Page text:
While talking to investors, a good chunk of our time has always been dedicated to dispelling a number of clean tech myths that continue to keep prospects from embracing the clean energy megatrend. Chief among these myths is the belief that renewable energy projects are only made possible by massive government subsidy schemes or by environmentalists that are seeking social returns ahead of capital returns. Like the tired old workhorse put out to pasture at the end of its productive years, it is time to retire the fable about the lack of economics in renewable energy projects.
How can we make such a statement? The incontrovertible proof is in the markets. Over the last twelve months there has been a sea change in the availability of renewable project financing with the emergence of renewable power master limited partnerships (MLPs), real estate investment trust (REITs), YieldCos and other funding vehicles. And the investor appetite for these vehicles has been voracious. Since the beginning of 2013, there have been three such companies that have had initial public offerings that now trade at a combined enterprise value approaching $4 billion. All of these companies provide debt financing in some form for solar, wind and energy efficiency infrastructure projects. A number of other solar companies and traditional utilities are currently either planning or actively considering public offerings of YieldCos. The largest rooftop solar installer in the US has even been able to complete the industry’s first securitization of rooftop solar assets, with demand so great that the yield was pushed below 5%.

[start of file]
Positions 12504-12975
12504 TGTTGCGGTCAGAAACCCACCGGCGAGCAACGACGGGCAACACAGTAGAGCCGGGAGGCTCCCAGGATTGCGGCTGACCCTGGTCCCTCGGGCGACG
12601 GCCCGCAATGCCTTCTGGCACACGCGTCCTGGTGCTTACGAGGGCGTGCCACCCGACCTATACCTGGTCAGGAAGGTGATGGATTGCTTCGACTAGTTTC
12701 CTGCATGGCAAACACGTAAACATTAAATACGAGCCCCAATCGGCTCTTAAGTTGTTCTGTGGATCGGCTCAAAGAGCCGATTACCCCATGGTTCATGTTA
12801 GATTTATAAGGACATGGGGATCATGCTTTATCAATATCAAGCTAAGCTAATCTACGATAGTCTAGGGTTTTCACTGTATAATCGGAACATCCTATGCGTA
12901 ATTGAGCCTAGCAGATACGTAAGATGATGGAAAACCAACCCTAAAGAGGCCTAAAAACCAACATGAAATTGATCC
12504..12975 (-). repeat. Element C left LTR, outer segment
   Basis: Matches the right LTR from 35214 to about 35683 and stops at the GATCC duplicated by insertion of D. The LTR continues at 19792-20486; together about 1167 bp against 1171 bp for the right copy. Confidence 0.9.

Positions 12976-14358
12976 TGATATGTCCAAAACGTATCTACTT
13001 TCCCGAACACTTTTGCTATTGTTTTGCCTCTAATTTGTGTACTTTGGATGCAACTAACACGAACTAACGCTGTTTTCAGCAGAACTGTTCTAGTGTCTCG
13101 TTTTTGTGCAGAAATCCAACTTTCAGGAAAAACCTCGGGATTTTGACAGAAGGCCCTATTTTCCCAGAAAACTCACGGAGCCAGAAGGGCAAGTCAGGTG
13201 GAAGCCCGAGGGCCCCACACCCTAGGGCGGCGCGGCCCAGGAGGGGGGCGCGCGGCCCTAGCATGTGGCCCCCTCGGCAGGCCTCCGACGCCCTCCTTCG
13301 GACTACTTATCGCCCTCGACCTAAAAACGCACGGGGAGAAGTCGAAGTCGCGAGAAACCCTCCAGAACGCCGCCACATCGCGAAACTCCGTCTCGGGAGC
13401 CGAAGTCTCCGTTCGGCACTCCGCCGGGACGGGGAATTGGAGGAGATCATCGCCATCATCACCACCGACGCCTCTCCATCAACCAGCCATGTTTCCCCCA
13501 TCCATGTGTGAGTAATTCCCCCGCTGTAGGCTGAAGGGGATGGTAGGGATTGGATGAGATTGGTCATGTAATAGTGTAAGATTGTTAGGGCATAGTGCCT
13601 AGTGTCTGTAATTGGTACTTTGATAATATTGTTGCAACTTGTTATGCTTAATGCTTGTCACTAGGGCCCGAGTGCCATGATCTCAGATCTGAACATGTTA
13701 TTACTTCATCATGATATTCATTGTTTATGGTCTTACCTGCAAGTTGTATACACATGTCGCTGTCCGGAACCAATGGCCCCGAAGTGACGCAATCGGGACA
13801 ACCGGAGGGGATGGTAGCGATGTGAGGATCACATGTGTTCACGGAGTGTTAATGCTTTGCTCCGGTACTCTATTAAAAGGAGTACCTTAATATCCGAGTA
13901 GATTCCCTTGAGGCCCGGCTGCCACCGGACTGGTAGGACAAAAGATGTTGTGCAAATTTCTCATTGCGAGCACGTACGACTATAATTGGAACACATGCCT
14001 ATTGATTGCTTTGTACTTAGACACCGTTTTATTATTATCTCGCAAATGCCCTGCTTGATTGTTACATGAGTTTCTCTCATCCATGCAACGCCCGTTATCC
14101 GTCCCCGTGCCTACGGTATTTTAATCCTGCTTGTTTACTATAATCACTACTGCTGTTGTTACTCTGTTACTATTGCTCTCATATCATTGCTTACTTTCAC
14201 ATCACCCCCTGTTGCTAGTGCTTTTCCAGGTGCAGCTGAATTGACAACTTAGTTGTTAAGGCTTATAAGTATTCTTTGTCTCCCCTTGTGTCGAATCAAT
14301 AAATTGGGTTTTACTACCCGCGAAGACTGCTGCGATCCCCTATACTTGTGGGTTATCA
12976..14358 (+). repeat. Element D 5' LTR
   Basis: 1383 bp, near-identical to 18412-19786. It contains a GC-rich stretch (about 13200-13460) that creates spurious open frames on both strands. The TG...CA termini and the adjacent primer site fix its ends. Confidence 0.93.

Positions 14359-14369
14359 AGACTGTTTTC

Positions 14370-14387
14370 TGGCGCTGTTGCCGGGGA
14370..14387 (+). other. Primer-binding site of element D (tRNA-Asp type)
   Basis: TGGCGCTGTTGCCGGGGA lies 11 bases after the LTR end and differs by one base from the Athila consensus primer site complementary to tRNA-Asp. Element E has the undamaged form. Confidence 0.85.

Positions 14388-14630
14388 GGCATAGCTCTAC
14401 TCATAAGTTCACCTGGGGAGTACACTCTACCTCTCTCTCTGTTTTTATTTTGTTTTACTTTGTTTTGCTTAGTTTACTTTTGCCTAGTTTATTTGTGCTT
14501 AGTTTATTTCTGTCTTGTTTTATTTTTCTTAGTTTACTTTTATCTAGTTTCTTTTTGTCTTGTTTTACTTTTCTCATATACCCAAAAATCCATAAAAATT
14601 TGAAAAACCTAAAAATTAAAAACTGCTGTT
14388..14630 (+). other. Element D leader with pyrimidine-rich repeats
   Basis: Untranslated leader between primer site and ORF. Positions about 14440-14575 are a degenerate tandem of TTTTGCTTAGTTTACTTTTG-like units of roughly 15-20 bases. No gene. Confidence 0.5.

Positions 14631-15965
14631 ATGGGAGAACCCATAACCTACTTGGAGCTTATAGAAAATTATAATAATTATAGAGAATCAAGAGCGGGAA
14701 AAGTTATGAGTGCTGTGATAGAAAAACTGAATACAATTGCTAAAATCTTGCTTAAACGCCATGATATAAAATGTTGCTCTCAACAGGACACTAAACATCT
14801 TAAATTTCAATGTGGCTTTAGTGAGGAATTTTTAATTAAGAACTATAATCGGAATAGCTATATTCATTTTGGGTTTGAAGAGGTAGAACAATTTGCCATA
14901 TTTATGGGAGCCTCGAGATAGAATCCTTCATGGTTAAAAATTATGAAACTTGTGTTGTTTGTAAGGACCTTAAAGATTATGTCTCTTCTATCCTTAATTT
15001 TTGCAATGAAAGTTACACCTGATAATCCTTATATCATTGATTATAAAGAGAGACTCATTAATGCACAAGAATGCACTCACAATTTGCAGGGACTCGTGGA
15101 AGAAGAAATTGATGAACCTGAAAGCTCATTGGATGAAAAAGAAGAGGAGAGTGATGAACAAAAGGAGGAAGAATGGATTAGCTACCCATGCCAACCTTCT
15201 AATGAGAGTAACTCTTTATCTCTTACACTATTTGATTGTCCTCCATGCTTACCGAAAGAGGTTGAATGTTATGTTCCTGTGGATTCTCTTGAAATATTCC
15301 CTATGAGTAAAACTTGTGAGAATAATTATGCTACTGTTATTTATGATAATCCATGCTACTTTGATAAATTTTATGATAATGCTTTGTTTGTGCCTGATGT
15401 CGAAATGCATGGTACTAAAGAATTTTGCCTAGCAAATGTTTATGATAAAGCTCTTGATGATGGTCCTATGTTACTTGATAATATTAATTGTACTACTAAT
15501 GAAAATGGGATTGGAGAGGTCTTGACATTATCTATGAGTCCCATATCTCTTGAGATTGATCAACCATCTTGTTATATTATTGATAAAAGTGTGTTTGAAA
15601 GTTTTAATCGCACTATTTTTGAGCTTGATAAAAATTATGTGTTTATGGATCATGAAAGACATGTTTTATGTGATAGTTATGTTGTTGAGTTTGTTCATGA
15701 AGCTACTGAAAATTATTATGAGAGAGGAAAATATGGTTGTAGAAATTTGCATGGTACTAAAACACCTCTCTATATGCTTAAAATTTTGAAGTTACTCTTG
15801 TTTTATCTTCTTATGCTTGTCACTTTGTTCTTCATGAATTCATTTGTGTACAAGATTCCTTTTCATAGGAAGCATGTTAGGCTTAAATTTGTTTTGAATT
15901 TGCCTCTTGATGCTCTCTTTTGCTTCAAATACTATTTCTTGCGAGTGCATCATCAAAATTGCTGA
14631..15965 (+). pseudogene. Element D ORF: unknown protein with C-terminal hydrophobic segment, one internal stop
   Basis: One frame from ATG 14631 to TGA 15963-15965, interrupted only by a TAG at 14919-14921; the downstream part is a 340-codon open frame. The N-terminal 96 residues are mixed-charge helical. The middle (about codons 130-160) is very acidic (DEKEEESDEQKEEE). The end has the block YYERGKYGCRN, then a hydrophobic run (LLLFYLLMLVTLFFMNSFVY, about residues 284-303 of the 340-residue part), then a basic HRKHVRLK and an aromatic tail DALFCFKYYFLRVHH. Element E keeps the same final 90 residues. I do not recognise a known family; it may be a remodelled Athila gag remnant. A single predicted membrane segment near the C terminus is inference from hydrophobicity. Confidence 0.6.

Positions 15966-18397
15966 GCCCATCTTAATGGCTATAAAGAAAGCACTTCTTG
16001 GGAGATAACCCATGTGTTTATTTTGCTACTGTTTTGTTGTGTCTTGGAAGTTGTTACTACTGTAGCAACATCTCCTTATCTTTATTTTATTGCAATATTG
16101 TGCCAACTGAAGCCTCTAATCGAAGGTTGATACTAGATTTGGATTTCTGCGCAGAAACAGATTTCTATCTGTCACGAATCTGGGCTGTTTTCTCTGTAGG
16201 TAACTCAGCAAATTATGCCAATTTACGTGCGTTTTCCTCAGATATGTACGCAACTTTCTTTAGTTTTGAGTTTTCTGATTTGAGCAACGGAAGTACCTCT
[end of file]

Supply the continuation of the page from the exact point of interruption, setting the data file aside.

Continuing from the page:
The massive increase in the depth and liquidity of the capital pool dedicated to renewable energy projects has dramatically lowered the financing costs of these projects. This lower cost of capital coupled with the continued decline in installed costs from technological advances has increased the amount of energy produced per panel (or wind turbine) while decreasing the manufacturing costs for each panel (or turbine). This dynamic has led to a surge in renewable energy project development in North America. For example, over the past 18 months, more solar was installed in the U.S. than in the past 30 years (Solar Energy Industries Association, GTM Research – 2014).
A key element of the investment process behind Essex’s Global Environmental Opportunities Strategy (“GEOS”) is the identification of the tipping point when a clean technology makes economic sense and is on the cusp of mass adoption. The landscape for renewable energy projects, solar in particular, has shifted; capitalism is now dictating the growth of the renewable energy segment. It is how it should be and is a fantastic and game changing development.